Composter Bromeliad Master Gardener: Mississippi Cat Lover Tropicals Plumerias
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drdawg
Jul 3, 2016 8:15 AM CST
Everything looks good to my eyes, @Box90. As I said, 6-8 wks. is the norm for rooting my Scott Pratt, but that's when my daytime temperatures are in the 90's and nighttime temperatures are above 70F. If yours has rooted in 6 wks., that's great. You are assembling a great collection of plumeria. You have two of the classics, the Celadine and Scott Pratt.
drdawg (Ken Ramsey) - Tropical Plants & More
[url=www.tropicalplantsandmore.com]www.tropicalplantsandmore.com[/url]
If God wanted me to touch my toes, he would have put them on my knees.
Name: Gigi
Florida (Zone 9a)
Plumerias Sempervivums Roses Cactus and Succulents Garden Ideas: Level 1
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GigiPlumeria
Jul 6, 2016 8:51 PM CST
@Box90 good collection.

Careful having too many rocks around your Plumeria, I heard that if it gets too hot, it might burn the base of your plumeria stems. (not sure how hot it will be in NY on summer time).

Also, our moderator, Hetty, always advices everyone to fill the pots up to the top, with dirt since. This will help minimize or prevent burning the base of your plumeria.
©by Gigi Plumeria "Gardening is my favorite past time. I grow whatever plant that catches my attention." Plumeria Photos http://www.flickr.com/groups/calachuchi_plumeria_/ plant photos: http://www.flickr.com/photos/gigiplumeria/sets/
Name: Ken Ramsey
Starkville, MS (Zone 8a)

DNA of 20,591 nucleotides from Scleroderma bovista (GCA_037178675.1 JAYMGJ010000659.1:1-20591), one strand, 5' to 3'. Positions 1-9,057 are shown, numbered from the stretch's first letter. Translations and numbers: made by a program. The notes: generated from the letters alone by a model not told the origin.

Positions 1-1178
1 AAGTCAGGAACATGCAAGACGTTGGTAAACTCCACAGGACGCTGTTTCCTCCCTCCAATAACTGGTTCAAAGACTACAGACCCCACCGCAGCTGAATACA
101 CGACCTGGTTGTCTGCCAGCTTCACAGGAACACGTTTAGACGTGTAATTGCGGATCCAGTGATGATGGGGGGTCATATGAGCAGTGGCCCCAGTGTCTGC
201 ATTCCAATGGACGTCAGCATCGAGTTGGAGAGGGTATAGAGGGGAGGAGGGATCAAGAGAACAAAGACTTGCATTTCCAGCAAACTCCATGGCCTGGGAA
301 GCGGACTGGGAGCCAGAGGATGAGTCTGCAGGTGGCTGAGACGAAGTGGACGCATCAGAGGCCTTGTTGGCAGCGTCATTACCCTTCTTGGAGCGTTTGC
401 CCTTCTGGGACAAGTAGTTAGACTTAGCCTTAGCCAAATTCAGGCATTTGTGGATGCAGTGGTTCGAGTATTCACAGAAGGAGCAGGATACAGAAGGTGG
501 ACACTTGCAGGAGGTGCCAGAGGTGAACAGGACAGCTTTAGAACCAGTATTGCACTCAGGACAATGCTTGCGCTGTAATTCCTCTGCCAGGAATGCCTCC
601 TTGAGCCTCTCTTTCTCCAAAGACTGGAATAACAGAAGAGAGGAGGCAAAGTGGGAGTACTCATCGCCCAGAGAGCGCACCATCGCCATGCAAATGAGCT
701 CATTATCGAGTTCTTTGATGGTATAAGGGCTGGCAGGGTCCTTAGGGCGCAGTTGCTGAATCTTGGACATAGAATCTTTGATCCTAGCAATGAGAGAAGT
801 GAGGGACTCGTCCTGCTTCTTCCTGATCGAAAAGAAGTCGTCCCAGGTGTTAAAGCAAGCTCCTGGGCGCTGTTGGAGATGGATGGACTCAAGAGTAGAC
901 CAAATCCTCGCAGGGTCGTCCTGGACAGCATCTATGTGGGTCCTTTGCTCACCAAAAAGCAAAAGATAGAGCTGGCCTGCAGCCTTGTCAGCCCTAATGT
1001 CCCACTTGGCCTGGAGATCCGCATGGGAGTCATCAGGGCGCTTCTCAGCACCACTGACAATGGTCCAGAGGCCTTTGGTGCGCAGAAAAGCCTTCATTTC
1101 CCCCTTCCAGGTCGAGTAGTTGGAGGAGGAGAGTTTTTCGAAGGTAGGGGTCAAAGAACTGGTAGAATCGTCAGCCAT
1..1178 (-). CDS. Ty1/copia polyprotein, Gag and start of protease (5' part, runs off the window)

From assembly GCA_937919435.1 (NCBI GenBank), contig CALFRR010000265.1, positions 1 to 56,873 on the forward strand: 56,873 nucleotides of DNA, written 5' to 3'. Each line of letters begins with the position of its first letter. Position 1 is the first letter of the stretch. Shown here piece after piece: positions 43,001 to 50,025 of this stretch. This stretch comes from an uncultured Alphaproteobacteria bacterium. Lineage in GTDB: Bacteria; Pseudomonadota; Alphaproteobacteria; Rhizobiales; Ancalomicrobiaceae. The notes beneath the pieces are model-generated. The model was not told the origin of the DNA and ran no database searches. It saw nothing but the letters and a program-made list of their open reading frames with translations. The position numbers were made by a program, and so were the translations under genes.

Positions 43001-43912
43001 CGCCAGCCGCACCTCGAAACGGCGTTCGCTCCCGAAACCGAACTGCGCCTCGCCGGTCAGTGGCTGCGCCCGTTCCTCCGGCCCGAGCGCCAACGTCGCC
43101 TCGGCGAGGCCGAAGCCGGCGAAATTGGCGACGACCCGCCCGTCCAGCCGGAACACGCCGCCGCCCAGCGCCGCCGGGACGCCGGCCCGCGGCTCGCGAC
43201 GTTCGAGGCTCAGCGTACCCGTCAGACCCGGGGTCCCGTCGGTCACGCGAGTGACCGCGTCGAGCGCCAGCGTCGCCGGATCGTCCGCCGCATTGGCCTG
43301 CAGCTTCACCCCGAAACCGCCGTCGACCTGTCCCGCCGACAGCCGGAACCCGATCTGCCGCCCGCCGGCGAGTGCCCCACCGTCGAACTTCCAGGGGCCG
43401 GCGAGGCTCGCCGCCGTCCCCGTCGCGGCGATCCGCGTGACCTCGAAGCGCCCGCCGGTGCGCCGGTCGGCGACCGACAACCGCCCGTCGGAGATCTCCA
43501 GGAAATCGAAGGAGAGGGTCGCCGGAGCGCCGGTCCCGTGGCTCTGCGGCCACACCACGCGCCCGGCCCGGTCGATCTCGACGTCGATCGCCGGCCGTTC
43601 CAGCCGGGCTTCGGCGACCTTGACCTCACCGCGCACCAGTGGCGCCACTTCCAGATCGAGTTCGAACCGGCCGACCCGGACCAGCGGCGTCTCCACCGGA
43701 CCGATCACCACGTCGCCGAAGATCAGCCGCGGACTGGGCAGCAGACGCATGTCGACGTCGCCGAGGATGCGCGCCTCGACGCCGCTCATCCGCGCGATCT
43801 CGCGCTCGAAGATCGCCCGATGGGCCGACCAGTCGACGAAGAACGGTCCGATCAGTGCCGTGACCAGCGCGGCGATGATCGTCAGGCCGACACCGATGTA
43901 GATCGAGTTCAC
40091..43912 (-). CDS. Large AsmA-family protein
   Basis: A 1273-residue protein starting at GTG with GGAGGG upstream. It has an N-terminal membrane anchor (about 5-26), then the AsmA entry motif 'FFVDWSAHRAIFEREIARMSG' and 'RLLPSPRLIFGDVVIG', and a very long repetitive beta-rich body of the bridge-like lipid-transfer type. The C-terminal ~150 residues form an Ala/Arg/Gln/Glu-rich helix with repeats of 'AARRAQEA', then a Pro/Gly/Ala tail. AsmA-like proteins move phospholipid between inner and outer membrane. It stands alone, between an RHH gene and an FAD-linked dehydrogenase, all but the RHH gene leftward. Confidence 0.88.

[url=www.tropicalplantsandmore.com]
Orchids Greenhouse Vegetable Grower Ferns Region: United States of America Hummingbirder
Composter Bromeliad Master Gardener: Mississippi Cat Lover Tropicals Plumerias
Image
drdawg
Jul 7, 2016 6:30 AM CST
Please explain again how having the pot filled with soil prevents sunburn. My simple mind can't seem to grasp this. *Blush*
drdawg (Ken Ramsey) - Tropical Plants & More
[url=www.tropicalplantsandmore.com]www.tropicalplantsandmore.com[/url]
If God wanted me to touch my toes, he would have put them on my knees.
Name: Stewart
Pinehurst, Texas (Zone 8b)
Region: Texas Plumerias Garden Ideas: Level 1
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PlantMania
Jul 7, 2016 7:09 AM CST
In the forum topic "Stem rot in Plumeria Hetty states:
Dutchlady1 said:I agree, and it is most likely caused by the reflected heat off the sides of the pot. Please, always fill your pots all the way.
If this is only on one side the plant will be OK. If it is all the way around the cambium may be burned completely and the plant will no longer be able to thrive.




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Name: Ken Ramsey
Starkville, MS (Zone 8a)
[url=www.tropicalplantsandmore.com]
Orchids Greenhouse Vegetable Grower Ferns Region: United States of America Hummingbirder
Composter Bromeliad Master Gardener: Mississippi Cat Lover Tropicals Plumerias
Image
drdawg
Jul 7, 2016 8:34 AM CST
How does a black, matte surface reflect either heat or sunlight? I just don't understand this and that's why I asked for an explanation. Dumb-as-dirt, I am. Sticking tongue out
drdawg (Ken Ramsey) - Tropical Plants & More
[url=www.tropicalplantsandmore.com]www.tropicalplantsandmore.com[/url]
If God wanted me to touch my toes, he would have put them on my knees.